• Message #1968

                          Brian,thank you.

                          Changing the port to 123 brought in all waiting messages.
                          They all have "[Unclassified]" in the subject.

                          now that We seem to have Popfile scanning, how do I get it to flag spam?

                          • Message #1969

                            Ok. A little reclassifying is doing the trick.
                            I want to thank you for your help.

                            I may be back, but it looks good so far.

                            • Message #1970

                              Glad to hear that POPFile and Pegasus are now working together!

                              You may be surprised at how quickly POPFile learns how to classify your incoming mail.

                              The "How long will it take until POPFile will reach a decent accuracy?" page in the online manual includes some statistics compiled while I was training POPFile to handle my mail.

                              There is no need to reclassify every message that POPFile has failed to classify correctly.

                              For example if several similar spam messages were not marked as 'spam' it is often only necessary to reclassify one of these as 'spam'.

                              When you reclassify a message POPFile updates the data it uses to classify messages. This will not change the current classification of the other similar messages because they've already been passed along to the mail client, but will affect future messages.

                              You can see if a message would now be classified differently by using "Single Message View". Simply click on the message's "Subject" entry in the HISTORY page of the POPFile UI and POPFile will display the message together with the name of the bucket used to classify the message. If POPFile reports that the message would now be classified correctly then there is no need to reclassify this message.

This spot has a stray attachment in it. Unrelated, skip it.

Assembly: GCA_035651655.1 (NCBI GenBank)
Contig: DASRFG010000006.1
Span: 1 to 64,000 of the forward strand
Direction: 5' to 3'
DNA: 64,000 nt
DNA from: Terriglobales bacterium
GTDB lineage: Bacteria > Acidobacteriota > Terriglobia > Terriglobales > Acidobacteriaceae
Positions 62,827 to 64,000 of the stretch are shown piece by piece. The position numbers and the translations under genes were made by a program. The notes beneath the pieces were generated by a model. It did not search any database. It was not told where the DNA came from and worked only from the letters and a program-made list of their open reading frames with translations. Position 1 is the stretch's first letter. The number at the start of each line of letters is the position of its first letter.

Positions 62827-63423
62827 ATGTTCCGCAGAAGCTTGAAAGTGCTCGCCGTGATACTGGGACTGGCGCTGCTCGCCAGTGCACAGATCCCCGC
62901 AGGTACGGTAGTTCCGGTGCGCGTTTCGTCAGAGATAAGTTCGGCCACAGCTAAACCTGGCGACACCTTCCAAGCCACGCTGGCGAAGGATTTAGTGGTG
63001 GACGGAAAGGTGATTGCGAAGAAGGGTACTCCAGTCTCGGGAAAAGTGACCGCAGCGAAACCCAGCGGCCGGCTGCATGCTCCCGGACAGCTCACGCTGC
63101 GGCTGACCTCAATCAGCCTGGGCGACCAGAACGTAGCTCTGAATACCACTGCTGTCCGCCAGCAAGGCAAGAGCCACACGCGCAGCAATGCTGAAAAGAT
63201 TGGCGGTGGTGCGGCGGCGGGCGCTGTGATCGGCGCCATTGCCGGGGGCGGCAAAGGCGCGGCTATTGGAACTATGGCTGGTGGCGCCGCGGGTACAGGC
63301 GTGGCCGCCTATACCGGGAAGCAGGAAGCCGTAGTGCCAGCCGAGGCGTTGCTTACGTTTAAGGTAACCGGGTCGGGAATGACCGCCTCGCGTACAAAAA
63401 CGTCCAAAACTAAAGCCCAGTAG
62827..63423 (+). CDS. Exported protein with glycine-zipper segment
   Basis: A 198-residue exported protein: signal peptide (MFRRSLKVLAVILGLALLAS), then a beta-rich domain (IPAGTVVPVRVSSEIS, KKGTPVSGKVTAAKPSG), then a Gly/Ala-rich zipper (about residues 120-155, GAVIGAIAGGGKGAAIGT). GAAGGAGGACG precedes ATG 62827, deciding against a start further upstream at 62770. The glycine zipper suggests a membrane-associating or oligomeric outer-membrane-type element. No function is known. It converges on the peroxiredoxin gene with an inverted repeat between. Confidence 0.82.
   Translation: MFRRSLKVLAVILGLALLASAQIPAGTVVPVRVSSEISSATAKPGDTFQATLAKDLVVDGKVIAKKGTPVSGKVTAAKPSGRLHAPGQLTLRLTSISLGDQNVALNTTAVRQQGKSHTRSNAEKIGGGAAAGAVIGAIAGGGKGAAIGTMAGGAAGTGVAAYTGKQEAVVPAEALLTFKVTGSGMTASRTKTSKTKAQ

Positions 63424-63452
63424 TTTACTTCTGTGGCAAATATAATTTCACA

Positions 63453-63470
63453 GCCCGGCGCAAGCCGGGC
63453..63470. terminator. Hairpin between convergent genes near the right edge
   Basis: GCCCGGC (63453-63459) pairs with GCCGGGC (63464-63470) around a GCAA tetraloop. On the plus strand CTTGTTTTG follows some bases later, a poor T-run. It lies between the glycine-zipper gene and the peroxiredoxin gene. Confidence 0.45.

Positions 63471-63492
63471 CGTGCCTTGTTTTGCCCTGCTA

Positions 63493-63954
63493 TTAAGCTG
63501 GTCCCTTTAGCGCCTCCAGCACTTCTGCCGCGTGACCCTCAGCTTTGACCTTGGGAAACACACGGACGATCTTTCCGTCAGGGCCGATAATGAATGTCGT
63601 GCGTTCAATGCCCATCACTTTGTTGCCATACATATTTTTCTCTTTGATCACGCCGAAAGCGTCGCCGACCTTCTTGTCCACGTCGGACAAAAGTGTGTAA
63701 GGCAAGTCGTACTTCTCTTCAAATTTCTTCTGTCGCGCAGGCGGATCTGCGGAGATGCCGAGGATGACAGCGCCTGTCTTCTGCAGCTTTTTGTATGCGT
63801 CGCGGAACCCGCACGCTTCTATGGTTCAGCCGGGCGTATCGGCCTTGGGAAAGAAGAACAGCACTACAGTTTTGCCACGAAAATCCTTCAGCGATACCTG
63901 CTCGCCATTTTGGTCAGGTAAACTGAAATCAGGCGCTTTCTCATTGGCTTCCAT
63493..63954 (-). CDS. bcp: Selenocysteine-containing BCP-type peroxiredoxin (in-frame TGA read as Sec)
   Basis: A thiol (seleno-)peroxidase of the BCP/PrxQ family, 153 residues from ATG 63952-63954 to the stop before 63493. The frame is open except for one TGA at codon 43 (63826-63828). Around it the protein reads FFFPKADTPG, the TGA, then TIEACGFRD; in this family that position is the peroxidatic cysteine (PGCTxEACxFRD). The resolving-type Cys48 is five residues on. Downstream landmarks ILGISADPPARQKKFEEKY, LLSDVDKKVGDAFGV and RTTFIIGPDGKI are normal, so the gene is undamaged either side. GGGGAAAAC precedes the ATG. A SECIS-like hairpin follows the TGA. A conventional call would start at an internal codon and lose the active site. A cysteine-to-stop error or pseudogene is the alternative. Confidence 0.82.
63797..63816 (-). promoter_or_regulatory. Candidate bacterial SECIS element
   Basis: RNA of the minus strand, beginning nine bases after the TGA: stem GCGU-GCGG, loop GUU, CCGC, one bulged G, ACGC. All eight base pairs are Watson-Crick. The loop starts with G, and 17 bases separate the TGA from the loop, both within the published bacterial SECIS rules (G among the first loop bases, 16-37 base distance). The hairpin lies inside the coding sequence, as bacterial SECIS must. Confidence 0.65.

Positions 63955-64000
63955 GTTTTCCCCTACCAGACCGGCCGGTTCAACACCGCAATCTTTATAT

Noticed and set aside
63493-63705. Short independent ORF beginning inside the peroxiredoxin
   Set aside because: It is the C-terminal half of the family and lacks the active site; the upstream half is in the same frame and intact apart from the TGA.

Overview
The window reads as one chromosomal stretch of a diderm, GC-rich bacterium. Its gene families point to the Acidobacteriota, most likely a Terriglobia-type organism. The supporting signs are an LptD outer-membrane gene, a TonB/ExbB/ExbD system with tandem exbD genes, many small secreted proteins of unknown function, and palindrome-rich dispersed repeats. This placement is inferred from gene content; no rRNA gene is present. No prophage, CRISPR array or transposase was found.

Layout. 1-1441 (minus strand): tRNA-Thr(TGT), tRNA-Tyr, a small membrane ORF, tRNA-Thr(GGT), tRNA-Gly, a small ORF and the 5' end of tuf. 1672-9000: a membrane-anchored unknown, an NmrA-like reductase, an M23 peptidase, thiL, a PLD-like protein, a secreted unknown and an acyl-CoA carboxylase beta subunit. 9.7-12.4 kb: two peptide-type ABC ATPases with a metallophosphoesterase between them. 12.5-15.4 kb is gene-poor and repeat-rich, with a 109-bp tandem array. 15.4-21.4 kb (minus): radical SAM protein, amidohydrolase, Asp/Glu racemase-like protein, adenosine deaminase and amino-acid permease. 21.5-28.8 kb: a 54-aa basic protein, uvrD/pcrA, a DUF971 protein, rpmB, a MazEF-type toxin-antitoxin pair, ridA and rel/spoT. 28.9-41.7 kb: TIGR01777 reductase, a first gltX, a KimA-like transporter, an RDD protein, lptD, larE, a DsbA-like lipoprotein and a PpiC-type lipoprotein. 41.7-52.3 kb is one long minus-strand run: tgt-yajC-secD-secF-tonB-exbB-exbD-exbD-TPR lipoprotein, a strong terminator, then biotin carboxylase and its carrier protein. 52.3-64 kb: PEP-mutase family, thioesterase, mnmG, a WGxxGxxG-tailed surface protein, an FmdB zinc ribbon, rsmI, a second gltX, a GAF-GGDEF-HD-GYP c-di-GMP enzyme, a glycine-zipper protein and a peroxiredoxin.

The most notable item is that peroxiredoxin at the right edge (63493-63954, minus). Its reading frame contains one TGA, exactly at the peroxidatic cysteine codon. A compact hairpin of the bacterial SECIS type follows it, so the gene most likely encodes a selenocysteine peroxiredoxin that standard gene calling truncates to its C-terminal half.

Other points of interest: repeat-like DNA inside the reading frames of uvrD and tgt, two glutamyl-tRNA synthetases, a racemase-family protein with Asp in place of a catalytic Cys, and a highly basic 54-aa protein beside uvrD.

• Message #1971

                                I have seen talk about a way to put a link in the popfile-filtered mail to start the Popfile reclassification page.

                                It says to use Rescom to compile an altered wpm-char.r file.
                                That would be handy, but what is Rescom?


                                • Message #1972

                                  Rescom is a Resource Compiler which is supplied with Pegasus Mail. The rescom.exe program is stored in the C:\PMAIL\Programs\RESOURCE folder, together with a sample wpm-char.r file (and over a dozen other files).

                                  POPFile's online manual has a page called "Customize Pegasus Mail to Show the X-POPFile-Link" which explains how to use rescom.exe to compile the file (the important step is the "While in the same directory" part because the program is stored in the same directory as the wpm-char.r file).

                                  I tried to follow the instructions given in that page but ran into some problems, such as Rescom appearing to use 100% CPU load for many minutes without producing any output (in fact it seemed to go into an infinite loop).

                                  Eventually I found some information about Rescom in the Pegasus Mail forums - apparently it is an ancient program which uses codepage 850.

                                  Once I saved the modified wpm-char.r file with this encoding (and fixed some errors in the file, e.g. there is a missing comma and an extra comma) rescom.exe was able to instantly compile the file.

                                  I copied the wpm-char.rsc file to the main Pegasus program directory (C:\PMAIL\Programs), started Pegasus, viewed a message that had been processed by POPFile and was able to see the POPFile bucket name and a clickable link to reclassify the message.

                                  I'll try to update the "Customize Pegasus Mail to Show the X-POPFile-Link" page tomorrow with up-to-date screenshots, revised instructions and a download link to a revised wpm-char.r file.

                                  (edited to fix the rescom.exe path)

                                  • Message #1973

                                    Right. I downloaded your sample wpm-char and compiled it as-is (using the paths) and put the resulting wpm-char.rsc in the Pegasus program folder and it worked like a charm.